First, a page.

The reversal in wording of Taming of the Shrew is not so much for a feminist message as for opening our minds. Get set for a bracing cocktail with a blast of Shakespeare’s bawdy at the Thrust Inn. Sexual innuendo intended.
In Shrewing of the Tamed, Francesca Chilcote and Laurie J. Wolf, an associate professor and director of theatre at The College of William and Mary are on to something here in giving us an extremely lively, slapstick adaptation of Shakespeare’s original text, rich with Elizabethan sexual slang, and acted out in the Italionate style of the Theatre of Physicality.
In the program notes, Chilcote asserts that she is exploring how male/female relationships may start out as competitions but end up transformations. In other words, who is Kate? Is she really a shrew? Where is the misunderstanding between who Kate is and who she is reputed to be? What’s illusion? What’s reality?
To ease us into all this mind-bending stuff and more, the adapters throw in the rarely performed frame story, allowing aesthetic distance for the performers to comment comically on the performance. A drunken bum, Christopher Sly (Greg Benson) is tricked into believing he has been asleep for 15 years and needs to see a play about how to handle headstrong women.
A play within a play is thus performed for Sly and his wife who sit in the “Reserved” front row seats of the theater-in-the-round in the Fort Fringe blackbox. But don’t try to take those sign posted seats. You may get your ears boxed by the raucous-voiced Barkeep (Connor J Hogan), for these madcap actors are committed to audience interaction. It’s a good idea to arrive early to read and absorb the program notes to sort out who’s who in the double casting, as posted later in this review to help. It gets confusing with five actors double-playing a host of characters.
You may know the plot of how madbrained Petruchio’s whirlwind wooing (actor CJ Bergin), kills with kindness, by mixing witty flattery with flagrant abuse, to wear down Katherine’s feisty resistance, (enacted by the multi-talented Chilcote, one of the adaptors). But what’s new is that this reduced Shakespearean battle of wits, directed by Kristen Pilgrim, is acted out in a totally knock-about, wild style. We see how Kate is denied sleep, starved and passionately loved in a steamy, farcical way until she becomes an obedient, loving wife, willing to swear the sun is the moon, and an old man is a young virgin, if Petruchio says so.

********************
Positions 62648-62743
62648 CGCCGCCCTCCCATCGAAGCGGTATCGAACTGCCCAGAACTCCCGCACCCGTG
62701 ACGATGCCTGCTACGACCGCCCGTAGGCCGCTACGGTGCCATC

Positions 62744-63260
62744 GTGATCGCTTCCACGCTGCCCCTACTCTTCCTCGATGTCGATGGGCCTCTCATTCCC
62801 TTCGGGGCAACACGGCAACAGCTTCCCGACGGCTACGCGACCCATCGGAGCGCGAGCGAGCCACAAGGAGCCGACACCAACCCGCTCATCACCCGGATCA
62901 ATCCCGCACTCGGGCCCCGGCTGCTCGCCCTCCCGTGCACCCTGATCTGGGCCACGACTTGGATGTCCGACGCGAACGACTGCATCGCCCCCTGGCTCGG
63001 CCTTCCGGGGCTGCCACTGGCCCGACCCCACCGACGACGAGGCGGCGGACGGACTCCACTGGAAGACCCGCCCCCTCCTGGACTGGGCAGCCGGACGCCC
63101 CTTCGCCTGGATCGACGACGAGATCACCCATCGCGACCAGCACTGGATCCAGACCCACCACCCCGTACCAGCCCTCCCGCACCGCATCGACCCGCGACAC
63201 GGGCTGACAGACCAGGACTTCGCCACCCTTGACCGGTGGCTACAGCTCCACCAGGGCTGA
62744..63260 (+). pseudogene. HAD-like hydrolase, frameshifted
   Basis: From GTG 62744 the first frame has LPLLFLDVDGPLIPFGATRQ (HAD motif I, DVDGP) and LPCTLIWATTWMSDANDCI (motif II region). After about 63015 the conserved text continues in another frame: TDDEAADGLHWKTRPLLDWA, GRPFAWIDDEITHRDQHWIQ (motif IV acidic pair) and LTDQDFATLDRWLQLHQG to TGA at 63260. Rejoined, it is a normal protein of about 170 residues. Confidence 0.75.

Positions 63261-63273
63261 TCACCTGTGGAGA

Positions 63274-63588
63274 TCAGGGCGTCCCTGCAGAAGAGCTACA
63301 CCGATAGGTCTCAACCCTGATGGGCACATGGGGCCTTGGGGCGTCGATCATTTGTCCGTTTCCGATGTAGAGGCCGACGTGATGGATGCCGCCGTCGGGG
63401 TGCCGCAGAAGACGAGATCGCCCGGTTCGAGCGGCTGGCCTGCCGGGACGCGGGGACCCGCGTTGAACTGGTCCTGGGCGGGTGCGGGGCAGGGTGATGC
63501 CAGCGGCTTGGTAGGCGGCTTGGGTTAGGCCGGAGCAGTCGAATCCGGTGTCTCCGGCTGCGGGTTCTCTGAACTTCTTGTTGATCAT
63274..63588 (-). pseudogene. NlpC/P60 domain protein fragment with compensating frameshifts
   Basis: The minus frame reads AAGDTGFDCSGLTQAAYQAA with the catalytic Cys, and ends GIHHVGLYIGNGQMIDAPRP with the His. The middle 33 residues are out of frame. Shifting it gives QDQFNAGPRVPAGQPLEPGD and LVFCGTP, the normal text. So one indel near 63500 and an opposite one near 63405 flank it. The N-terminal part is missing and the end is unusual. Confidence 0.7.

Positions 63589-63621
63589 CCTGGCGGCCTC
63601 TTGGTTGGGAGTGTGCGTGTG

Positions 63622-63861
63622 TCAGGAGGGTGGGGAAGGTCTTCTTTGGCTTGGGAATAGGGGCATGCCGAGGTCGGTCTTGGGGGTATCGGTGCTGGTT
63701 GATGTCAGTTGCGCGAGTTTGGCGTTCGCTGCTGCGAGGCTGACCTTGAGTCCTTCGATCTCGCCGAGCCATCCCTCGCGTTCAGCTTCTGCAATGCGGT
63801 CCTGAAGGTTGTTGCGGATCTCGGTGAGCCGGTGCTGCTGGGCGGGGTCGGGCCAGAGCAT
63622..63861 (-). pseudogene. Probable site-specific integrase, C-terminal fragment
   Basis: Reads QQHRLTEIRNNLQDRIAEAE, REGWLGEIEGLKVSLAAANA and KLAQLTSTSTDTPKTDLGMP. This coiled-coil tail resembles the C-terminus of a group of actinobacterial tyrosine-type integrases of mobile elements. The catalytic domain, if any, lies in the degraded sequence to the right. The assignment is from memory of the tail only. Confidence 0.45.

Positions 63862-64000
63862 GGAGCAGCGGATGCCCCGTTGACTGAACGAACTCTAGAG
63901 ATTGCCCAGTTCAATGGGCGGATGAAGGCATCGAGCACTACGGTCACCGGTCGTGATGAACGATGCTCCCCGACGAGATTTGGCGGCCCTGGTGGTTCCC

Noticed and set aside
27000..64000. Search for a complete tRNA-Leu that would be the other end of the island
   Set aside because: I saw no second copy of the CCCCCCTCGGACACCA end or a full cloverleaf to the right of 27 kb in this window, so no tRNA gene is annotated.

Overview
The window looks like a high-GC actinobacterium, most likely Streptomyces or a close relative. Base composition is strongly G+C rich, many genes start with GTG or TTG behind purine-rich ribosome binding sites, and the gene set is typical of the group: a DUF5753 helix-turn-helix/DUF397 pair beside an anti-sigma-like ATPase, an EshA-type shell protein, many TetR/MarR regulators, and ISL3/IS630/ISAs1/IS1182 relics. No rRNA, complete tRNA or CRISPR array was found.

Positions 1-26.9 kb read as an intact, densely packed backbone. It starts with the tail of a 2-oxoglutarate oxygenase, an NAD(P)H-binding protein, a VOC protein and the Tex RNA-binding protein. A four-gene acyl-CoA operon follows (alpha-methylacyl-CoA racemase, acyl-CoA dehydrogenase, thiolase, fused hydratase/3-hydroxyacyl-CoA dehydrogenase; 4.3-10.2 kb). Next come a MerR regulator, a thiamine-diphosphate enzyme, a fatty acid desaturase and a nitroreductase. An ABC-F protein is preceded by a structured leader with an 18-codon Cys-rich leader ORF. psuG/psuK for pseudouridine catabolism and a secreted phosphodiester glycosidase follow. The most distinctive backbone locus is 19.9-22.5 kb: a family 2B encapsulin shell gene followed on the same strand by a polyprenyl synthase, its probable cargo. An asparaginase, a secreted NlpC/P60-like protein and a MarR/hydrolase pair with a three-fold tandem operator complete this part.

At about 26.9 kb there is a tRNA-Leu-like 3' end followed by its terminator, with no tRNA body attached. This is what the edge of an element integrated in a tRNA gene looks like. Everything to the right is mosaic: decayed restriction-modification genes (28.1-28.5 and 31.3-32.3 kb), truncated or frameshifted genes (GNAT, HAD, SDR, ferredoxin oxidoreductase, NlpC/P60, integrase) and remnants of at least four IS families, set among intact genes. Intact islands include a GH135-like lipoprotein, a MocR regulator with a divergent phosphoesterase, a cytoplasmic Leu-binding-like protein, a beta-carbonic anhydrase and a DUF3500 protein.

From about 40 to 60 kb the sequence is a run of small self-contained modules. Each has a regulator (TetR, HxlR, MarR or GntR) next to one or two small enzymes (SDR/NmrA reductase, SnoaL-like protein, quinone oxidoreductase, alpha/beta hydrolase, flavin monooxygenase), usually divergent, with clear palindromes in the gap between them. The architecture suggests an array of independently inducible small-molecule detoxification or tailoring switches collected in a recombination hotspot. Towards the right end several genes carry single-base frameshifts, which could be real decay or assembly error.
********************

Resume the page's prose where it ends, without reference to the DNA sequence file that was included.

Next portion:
Shrewing focuses on the physical way the taming is done, not the accomplishment itself.
You see elements of commedia dell’arte. The Eizabethan period costuming is exaggerated, as exemplified by Petrucchio’s-loose linen blouse, doublets and wide-striped pantaloons. The supporting characters Tranny-o (Connor Hogan) and Grumio (Keegan Cassady) are zannies, who use bottles as blatant phallus symbols.
In one of the most hilarious sequences, Petruchio declares that he must have Katherine for his wife by physically throwing her on the floor. For the church wedding, he enters wearing a Bacchus-like, grotesque, mask. During the wedding ceremony, Tranny-o and Grumio narrate the proceedings while Petruchio and Katherine pantomime the ceremony on top of the bar (a plank supported by crates and barrels). At the end of the wedding ceremony, the virile groom slings the ever-rebellious bride over his shoulder and drags her out prostrate on the floor. Thus, the entire courtship turns into exaggerated, sexy wrestling matches, filled with boisterous calisthenics. We see the power of Shakespeare’s words acted out.
The climactic wedding banquet scene justifies the strong feminist thread in the twisted title Shrewing of the Tamed. For who can deny that Katherine really is acting or prevaricating to please the guy she’s crazy about. Therein lies the paradox. In the famous “Fie, Fie,” soliloquy at the wedding banquet, Chilcote, as an actress, captures the nuances commendably and beautifully. Katherine plays to the audience by circling the arena-staging with sweeping movements and expressive gestures, speaking the speech from the heart.
Then another wonderful, surprising twist to the text is added: Petrucchio joins in the masquerade and speaks the closing couplets as a toast to equality between the sexes. “My mind hath been as big as one of yours,/My heart as great, my reason haply more,/To bandy word for word and frown for frown ;/But now, I see our lances are but straws,/Our strength as weak, our weakness past compare,/That seeming to be most which we indeed least are./”
This staged version is filled with many beautiful moments filled with humanity that send us out satisfied. For no way could this macho-man Petruchio live in harmony with a totally tamed Katherine for a wife. The wonder of the transformation comes across clear and loud.
But this staging is like brainstorming with an overabundance of physical ideas for stage business. This imaginative band of players needs to select more and do less. I wish I could give the Unruly Women a 5, but a heartfelt 4 is just right. It’s resoundingly worth a go-and-see.
Note: The Unruly Women consist of five rowdy players: Francesca Chilcote as The Player and Kate; CJ Bergin as The Lord/Petruchio; Connor Hogan, The Barkeep/Tranny-o; Keegan Cassady, The Huntsman/Grumio; and Greg Benson as Sly/Baptista, (Kate’s father).
The Shrewing of the Tamed has 4 more performances at The Shop – Fort Fringe, 607 New York Avenue NW, Washington, DC.